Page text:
The next day the doctor came in and told me that I had a skull fracture but more seriously I had a blood clot in my spine that had to be removed or it would have killed me. So I thought to myself... that's cool, I'm not dead and that is the reason why. I asked why I couldn't feel or move most of my body, and he told me that the blood clot (and the subsequent removal thereof) damaged my spinal cord. I thought to myself... the good news is that I'm not dead; the bad news is that I'm paralyzed... I didn't like this good news / bad news joke, at all.

Before the doctor left, I asked if I would be back up on my feet in time to start training for football next year (as if I was a talented jock or something). He said that most likely I would never walk again... ever. So that was the end of my brief career as a tackling dummy. After everyone left I thought... for the first time in my life... gee, I wonder what the rest of my life will be like. I made a mental list of all the things I probably wouldn't be able to do anymore... then made a mental list of the things I probably COULD do... I decided the things that I could do were more important than the things that I couldn't do... I made a decision right then that, for the rest of my life, I had to focus on the things I could do and not worry about those I couldn't do. As time went on, there were things on the couldn't-do list that I figured out ways to do them... and a few things on the could-do list that didn't pan out. But after a while I misplaced these mental lists but kept the concept of not worrying about what I physically couldn't do, and instead focus on exploring different ways to do things.

Thirty years. What a long strange trip its been. What have I accomplished... nothing special... but a lot more than some people may have expected. I got the feeling that people expected me to crawl into a corner... curl up and die. Suddenly, I was "special". People acted like I was Wyatt Earp... you know... the old TV western. The theme song was: Wyatt Earp. Wyatt Earp. Brave, Courageous and Bold. And why? Because I didn't fold my hand... I have played the cards dealt to me.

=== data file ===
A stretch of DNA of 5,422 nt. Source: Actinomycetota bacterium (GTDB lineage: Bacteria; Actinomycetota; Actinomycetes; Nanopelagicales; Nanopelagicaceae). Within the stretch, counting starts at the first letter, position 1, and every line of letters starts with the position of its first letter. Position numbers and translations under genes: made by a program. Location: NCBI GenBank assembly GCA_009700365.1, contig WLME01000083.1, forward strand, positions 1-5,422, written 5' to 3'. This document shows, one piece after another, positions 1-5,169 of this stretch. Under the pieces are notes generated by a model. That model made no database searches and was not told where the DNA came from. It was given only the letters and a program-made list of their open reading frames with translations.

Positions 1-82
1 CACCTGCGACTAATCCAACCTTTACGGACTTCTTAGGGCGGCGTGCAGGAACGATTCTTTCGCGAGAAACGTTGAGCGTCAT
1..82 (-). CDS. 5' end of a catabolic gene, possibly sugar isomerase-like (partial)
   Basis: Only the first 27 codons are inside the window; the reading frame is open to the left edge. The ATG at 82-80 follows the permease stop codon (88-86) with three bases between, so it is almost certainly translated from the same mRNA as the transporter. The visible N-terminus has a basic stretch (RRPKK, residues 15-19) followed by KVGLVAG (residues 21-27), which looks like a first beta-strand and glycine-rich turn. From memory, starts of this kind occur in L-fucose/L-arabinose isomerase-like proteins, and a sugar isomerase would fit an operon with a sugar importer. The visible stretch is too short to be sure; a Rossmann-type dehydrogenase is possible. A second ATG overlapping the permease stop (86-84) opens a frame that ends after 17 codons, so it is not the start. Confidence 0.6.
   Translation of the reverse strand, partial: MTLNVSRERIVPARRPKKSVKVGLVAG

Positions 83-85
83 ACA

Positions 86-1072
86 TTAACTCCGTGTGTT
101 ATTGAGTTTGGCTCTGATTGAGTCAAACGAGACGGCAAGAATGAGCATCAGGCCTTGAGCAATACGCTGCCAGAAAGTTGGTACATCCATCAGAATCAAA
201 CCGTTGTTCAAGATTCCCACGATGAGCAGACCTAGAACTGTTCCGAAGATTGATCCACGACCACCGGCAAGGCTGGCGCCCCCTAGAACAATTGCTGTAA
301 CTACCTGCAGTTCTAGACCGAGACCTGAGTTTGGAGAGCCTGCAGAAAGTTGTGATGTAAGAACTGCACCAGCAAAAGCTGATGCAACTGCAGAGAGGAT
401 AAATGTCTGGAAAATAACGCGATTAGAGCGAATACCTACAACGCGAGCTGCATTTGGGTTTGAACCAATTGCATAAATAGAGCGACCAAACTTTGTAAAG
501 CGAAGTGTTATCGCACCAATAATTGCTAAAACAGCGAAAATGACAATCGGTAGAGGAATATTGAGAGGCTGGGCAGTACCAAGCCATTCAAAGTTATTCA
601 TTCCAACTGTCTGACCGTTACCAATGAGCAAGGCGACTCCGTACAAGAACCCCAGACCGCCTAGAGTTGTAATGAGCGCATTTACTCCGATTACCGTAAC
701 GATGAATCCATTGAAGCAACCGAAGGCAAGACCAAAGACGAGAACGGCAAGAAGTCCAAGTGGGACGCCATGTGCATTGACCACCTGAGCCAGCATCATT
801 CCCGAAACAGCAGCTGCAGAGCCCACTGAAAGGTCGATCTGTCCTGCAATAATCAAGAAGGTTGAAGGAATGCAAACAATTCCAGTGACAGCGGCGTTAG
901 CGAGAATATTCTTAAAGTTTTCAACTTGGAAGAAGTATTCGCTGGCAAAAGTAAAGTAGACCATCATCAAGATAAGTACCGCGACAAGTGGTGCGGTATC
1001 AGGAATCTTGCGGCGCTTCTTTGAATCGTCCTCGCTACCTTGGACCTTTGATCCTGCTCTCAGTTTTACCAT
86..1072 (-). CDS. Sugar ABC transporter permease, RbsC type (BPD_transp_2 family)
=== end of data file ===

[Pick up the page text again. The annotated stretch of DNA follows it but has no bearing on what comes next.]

I've never been the sharpest knife in the drawer, but I have learned to work hard with the tools I have. I caught up with my class in school after living 6 months in three hospitals. I completed a goal I had before my accident of earning my Eagle Scout Award. My service project was a life long endeavor to teach others that a person with a disability can (and should) be just like everyone else. I was the first person in a wheelchair to graduate from my high school. I went to college and graduated with a three-point average (not bad for a quad who also has a perceptual problem). I was the first person in a wheelchair to graduate from my college with a four-year degree. I was stunned when everyone, including people who didn't even know me, gave me a standing ovation on graduation day. When it happened in high school, I understood that all these kids knew me before I acquired this disability and they were proud of me. When it happened in college, I became very cynical. Was it so far fetched to think that a person with a disability could be successful? Why is it that when others do something its expected of them… but when I do, its so astounding that I can?

To this day, I try to preach that I am many things... a man... a sports fan... a husband... a dad... a sexual human being... a friend... a voter... a driver... a consumer... a bowler... a wanna-be comedian... a pain in the ass... a dirty old man... and... a person with a disability. Having this thing called disability is but one part of me.

Please celebrate life with me on the thirty 41-year anniversary of the day I acquired this thing called disability.

Steven A Hurst